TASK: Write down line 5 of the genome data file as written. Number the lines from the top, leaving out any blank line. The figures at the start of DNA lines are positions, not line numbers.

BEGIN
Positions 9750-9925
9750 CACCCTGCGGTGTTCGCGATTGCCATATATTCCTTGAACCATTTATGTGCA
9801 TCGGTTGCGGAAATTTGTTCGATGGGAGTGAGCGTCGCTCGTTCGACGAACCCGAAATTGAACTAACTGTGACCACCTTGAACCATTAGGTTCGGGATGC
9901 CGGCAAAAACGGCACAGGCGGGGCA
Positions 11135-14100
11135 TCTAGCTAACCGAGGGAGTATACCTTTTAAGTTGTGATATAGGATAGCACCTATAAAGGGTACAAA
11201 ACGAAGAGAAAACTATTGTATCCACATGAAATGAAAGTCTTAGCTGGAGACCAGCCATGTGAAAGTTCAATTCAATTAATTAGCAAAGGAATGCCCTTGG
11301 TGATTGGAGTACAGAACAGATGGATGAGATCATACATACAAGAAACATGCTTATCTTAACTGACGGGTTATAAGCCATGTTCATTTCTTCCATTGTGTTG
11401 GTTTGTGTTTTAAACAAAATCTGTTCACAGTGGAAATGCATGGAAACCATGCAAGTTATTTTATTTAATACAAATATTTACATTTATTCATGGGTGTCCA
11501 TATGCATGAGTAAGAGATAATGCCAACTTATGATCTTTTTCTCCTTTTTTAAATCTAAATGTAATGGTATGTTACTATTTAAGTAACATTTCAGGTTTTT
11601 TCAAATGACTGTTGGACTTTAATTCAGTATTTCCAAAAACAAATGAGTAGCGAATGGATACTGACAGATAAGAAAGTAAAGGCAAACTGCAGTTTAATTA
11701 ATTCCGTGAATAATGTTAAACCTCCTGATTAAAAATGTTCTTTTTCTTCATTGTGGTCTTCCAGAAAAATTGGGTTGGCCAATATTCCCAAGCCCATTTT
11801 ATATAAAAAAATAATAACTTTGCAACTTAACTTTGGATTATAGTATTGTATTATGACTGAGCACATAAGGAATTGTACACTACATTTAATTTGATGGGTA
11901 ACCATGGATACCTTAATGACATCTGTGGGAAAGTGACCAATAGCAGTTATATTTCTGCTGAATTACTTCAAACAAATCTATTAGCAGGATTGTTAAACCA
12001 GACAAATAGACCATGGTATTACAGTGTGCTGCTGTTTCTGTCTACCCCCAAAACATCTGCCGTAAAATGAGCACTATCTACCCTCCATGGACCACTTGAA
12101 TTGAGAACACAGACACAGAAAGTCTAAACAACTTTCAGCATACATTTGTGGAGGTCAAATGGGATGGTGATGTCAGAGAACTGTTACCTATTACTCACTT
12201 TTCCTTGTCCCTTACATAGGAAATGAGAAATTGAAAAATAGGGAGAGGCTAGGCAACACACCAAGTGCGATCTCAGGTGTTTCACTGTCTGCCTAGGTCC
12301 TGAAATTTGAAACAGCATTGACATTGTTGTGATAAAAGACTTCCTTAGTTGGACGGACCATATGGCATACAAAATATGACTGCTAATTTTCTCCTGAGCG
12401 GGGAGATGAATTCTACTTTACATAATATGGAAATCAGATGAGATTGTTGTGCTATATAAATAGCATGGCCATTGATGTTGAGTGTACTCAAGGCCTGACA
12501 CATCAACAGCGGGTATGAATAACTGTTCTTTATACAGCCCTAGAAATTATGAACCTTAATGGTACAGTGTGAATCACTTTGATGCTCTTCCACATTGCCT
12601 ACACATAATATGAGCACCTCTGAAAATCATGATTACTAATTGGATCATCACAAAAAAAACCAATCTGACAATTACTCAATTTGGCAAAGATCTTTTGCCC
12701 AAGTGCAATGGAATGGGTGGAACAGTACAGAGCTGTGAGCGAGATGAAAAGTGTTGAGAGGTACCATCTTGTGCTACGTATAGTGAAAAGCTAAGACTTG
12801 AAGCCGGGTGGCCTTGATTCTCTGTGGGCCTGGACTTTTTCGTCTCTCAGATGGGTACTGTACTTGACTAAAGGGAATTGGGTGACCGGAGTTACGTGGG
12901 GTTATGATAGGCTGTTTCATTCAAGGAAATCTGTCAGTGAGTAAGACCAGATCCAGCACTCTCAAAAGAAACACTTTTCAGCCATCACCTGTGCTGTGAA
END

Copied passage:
Positions 11135-14100